"Ok, take me to see these things then. For once I'll have the upper hand over Arthur. And maybe your father will think twice before taking my hat."
"But your hair is so gorgeous!" Lulu began leading me down the hall again towards Mr. DeGory's office.
"I don't think so." I sighed.
"Well I like it. When is miss Molly going to visit again?"
"I don't know, Lulu. She's a very busy woman." We stopped in front of a door marked 'Police Chief'.
"Well she better find some free time. There aren't enough girls around this god-forsaken place." She turned the knob and let us in "The things are on his desk." I hurried over and looked over the surface of the desk. There were photos of the site of the fire sprawled across it. Pictures of the cleaned skeletons everywhere, charred furniture, and shrapnel on the grass. The fire had burned everything to either ashes or close to. There were no walls to the one-story building any longer. No ceiling. But even a fire like that shouldn't have entirely cleaned the bodies of everything. And what could cause a fire of that size? I pocketed a few of the photos I thought held the most important views and moved away.
"Did you find what you were looking for?" Lulu chirped.
"I think I did. Let's go back to the lobby." I began to lead the way out. She followed after me obediently and gripped my arm painfully again.
"Will those things be helpful?" She asked as we strolled down the hall.
"For now." I said.
"Well look, here come the two lovebirds." Arthur sang "Have some nice playtime?"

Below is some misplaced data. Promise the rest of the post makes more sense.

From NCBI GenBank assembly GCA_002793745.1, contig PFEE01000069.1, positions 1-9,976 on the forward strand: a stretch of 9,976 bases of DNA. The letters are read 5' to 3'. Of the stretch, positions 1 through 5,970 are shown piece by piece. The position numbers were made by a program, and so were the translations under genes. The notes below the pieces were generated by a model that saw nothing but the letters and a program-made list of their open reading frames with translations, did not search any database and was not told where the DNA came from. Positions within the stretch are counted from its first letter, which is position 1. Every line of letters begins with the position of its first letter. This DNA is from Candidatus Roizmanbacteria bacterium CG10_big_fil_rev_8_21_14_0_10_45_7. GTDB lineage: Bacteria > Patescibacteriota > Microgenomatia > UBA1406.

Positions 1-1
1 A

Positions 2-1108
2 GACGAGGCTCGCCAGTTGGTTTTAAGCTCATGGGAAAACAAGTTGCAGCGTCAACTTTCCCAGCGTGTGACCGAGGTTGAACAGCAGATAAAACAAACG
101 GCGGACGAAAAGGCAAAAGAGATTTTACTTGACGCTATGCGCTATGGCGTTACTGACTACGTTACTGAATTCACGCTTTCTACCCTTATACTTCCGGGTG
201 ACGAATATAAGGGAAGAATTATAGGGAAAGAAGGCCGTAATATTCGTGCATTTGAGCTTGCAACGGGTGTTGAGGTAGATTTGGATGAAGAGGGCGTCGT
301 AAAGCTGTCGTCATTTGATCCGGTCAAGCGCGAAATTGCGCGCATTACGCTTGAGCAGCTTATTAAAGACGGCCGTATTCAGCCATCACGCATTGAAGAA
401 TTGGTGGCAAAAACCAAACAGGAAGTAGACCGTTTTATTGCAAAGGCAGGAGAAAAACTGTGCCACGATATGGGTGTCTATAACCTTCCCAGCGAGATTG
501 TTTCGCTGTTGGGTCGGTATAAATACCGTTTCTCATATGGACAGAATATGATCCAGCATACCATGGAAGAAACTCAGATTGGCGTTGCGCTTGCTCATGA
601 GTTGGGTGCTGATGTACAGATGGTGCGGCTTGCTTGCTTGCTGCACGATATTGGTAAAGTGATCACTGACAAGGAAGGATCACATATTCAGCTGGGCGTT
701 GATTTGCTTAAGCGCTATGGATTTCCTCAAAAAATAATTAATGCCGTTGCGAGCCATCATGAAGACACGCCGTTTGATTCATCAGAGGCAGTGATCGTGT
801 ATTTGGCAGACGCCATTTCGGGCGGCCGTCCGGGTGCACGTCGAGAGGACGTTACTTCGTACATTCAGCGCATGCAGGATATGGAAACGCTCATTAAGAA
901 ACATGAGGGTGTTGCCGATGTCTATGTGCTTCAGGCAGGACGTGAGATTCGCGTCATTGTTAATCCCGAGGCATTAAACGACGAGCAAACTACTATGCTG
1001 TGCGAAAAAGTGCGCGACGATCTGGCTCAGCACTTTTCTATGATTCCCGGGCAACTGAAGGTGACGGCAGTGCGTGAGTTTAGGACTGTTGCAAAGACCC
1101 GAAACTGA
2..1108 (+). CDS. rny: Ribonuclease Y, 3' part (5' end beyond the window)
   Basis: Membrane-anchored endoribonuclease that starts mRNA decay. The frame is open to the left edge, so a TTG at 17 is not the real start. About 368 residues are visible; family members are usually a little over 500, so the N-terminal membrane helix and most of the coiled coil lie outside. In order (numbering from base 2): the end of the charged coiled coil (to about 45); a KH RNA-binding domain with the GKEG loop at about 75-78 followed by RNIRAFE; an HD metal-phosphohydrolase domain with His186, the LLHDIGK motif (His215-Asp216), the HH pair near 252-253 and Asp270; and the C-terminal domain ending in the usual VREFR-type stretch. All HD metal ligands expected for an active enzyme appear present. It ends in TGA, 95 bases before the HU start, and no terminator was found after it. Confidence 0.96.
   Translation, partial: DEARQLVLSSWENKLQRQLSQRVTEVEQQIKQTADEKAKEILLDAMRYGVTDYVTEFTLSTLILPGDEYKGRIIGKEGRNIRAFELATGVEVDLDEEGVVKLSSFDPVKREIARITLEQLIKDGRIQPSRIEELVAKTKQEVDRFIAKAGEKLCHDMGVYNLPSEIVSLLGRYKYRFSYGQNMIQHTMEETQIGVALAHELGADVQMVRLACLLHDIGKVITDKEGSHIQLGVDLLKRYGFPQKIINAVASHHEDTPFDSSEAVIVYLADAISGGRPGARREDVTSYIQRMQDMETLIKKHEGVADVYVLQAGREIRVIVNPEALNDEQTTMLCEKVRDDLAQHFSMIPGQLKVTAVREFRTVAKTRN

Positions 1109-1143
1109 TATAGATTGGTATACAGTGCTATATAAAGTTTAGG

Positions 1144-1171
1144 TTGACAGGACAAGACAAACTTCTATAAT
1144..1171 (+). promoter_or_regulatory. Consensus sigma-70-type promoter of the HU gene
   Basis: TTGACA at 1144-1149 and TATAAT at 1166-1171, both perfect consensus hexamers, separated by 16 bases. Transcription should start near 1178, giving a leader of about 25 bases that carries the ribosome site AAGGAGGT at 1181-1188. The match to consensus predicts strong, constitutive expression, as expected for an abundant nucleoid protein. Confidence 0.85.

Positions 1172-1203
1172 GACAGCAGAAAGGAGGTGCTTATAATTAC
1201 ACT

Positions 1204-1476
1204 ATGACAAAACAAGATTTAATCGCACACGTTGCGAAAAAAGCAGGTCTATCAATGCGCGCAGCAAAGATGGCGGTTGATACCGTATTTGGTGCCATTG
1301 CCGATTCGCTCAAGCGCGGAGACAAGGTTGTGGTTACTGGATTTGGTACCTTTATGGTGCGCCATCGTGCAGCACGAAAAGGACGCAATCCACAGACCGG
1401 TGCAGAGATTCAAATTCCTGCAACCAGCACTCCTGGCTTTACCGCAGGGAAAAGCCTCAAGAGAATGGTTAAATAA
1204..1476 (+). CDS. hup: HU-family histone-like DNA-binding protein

"You could say so." I said with a smug smile. He looked back curiously.
"Well ok then . . . We're heading to the site now. Let's go." He headed out the front door, and I followed quickly after.
I waited out front while Arthur brought the horse back around. He helped me mount her with a little taunting, as was customary, and then got on himself.
"Mr. DeGory will lead us there on his steed. Lulu will be coming too, lucky for you." He laughed.
"Oh, yay." I said sarcastically.
Mr. DeGory brought his horse around in front of us, a male white horse named Vodka. As anyone could imagine, Arthur had affections for this horse before even seeing it. Mr. DeGory helped his daughter up, and then himself. He snapped his reins, and his horse began galloping. Arthur did the same, and we were off.
The ride was a short one thanks to our speed. We stopped in front of the lawn that held the charred remains of the building. I hopped down with Arthur, and he tied Silverbelle to a lamp post.